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Crane An ORM for Common Lisp
(deftable user ()
  (name :type text :uniquep t)
  (age  :type integer :indexp t)
  (company :foreign-key 'company :nullp nil))

(loop for user in (filter 'user (:< :age 25)) do
  (format t "Company: ~A~&"
          (name (deref user 'company))))



Crane doesn't drink the ORM Kool Aid: You won't spend a single minute struggling with an interface that claims to be “simple” yet forces you into a limited vision of how databases should work.

To make simple queries, Crane has a simple interface. For more complex stuff, use the SQL query DSL. If you like plain old fashioned SQL, you can use that too — Crane doesn't judge.

Explicit without being verbose

Crane doesn't create tables you don't know about, implicitly follow relations, or generate any unexpected SQL. There are no surprises here.


Getting it

Crane is available on Quicklisp, just one quick quickload away.

cl-user> (ql:quickload :crane)
  To load "crane":
    Load 1 ASDF system:
  ; Loading "crane"

Configuring and Connecting

First things first: Setup. All Crane needs to get going is a list of databases to connect to, authentication information, and a directory where it will store migrations.

   (asdf:system-relative-pathname :myapp #p"migrations/")
     (:type :postgres
      :name "myapp_db"
      :user "user"
      :pass "user")))


Defining Tables

Crane has a very simple table definition syntax, inspired by that of the Django ORM. This, combined with automatic migrations, lets you rapidly prototype and experiment with table definitions.

(deftable ship ()
    (name :type text :uniquep t)
    (tonnage :type integer))

Automatic Migrations

Migrations are just another part of your development cycle — not an exceptional situation. Just change your table definitions and let Crane figure things out. You don't even have to leave your editor to run a command, locally or in a remote server.

(deftable ship ()
    (name :type text)
    (flag :type text)
    (tonnage :type integer))

  ;; Oops

  (deftable ship ()
    (name :type text :indexp t)
    (flag :type text :nullp nil)
    (tonnage :type integer))

Creating, Saving, and Deleting Objects

Just these three functions. To create an object, use the create function. save and del do exactly what you'd expect.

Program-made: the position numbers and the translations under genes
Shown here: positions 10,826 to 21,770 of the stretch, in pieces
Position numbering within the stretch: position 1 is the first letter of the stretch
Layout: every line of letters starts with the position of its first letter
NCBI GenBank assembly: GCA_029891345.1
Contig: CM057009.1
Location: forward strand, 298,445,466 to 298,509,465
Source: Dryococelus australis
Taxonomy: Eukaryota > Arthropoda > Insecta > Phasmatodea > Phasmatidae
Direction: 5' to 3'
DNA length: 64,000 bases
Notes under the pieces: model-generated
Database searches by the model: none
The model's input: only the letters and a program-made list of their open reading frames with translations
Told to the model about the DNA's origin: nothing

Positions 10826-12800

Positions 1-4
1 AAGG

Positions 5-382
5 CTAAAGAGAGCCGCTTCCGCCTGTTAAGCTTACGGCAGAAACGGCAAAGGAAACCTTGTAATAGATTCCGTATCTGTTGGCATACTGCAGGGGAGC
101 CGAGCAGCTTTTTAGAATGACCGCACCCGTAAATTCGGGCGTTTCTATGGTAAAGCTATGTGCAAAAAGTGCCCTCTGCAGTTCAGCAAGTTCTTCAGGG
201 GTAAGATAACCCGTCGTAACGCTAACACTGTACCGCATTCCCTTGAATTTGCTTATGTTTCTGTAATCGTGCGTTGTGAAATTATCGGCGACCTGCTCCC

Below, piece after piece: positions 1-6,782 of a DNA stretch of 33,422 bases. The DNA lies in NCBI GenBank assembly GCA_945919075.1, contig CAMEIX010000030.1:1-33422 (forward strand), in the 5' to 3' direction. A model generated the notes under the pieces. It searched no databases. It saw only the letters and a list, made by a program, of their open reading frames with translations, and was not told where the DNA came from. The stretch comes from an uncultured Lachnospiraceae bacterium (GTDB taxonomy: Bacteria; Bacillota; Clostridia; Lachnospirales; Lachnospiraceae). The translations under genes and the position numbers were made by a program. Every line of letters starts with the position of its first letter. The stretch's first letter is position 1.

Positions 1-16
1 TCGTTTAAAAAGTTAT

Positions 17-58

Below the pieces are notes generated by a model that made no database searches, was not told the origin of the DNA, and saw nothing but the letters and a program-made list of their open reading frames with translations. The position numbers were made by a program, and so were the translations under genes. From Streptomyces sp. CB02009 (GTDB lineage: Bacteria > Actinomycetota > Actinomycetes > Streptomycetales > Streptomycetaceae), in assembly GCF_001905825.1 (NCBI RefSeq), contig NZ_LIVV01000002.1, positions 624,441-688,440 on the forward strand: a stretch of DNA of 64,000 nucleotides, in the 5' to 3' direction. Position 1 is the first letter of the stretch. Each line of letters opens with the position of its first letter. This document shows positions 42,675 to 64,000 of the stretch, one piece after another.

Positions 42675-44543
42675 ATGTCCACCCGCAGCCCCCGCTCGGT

(let ((instance (create 'ship :name "Dalliance"
                                :tonnage "77")))
    ;; FIXME: It's back luck to rename a ship
    (setf (name instance) "Serenity")
    ;; Expand the cargo hold
    (incf (tonnage instance) 25)
    ;; Save these changes!
    (save instance)
    ;; Time to retire
    (del instance))

High-Level Interface

Simple things should be simple, and the interface is no exception. The majority of database queries in your application will probably be simple filter filter calls.

(filter 'user) ;; Returns everything

  (filter 'user :name "Eudoxia")

  (filter 'user (:> :age 21))

  ;; Returns a single object
  (single 'user :name "Eudoxia")

  ;; Throws an error if this returns more
  ;; than one object
  (single! 'user (:< age 35))

  ;; t if a match exists, nil otherwise
  (exists 'user :name "Eudoxia")

  ;; If this record doesn't exist create it
  (get-or-create 'user :name "Eudoxia" :age 19)

SxQL: Functional, Composable SQL

Most ORMs provide a simple interface that looks simple enough in the examples — but quickly becomes painful to use in real-world cases. The Django ORM tries to get around this by adding various extensions to its basic filter method that allow it to express more complicated queries, but this rapidly becomes cumbersome. Crane's philosophy is: If it's more complicated than a filter, use the SQL DSL.

cl-user> (query (select :tonnage
                    (from :ship)
                    (where (:and (:> :tonnage 125)
                                 (:<= :tonnage 500)))
                    (order-by :tonnage)
                    (limit 10)))
  ;; => ((:|tonnage| 445))


Crane provides a macro – with-transaction – that automatically takes care of setting up a transaction and aborting when conditions (Exceptions) are signalled. A manual interface is also provided to provide more fine-grained control over your transactions.

;;;; Automatic
  (with-transaction ()
    (let ((restaurants (filter 'restaurant ...)))
      (loop for restaurant in restaurants do
            (save restaurant))))

  ;;;; Manual
    (let ((restaurants (filter 'restaurant ...)))
      (loop for restaurant in restaurants do
            (save restaurant)))


Fixtures are provided through the clos-fixtures library, and can be used for anything from loading mostly unchanging data (A list of countries, for example) to setting up massive datasets for testing.

;;;; initial-data.lisp
    (:name "eudoxia"
     :groups (:admin :staff))
    (:name "joe"
     :groups (:admin)))
    (:name "Initech"
     :city "Denver"))

  ;;;; myapp.asd
  (asdf:defsystem myapp
    :defsystem-depends-on (:clos-fixtures)
    :components ((:module "src"
                  ((:fixture "initial-data")))))


Crane supports inflating values returned by the database into more complex CLOS objects, and deflating those same objects back to an SQL representation. This can be useful for accessing database extensions that provide complex types for columns, like Postgres' PostGIS.

(definflate (stamp 'timestamp)
    ;; Inflate a timestamp value
    ;; into a timestamp object
    (local-time:universal-to-timestamp stamp))

  (defdeflate (stamp local-time:timestamp)
    ;; Deflate a timestamp object
    ;; into a string
    (local-time:format-timestring nil stamp))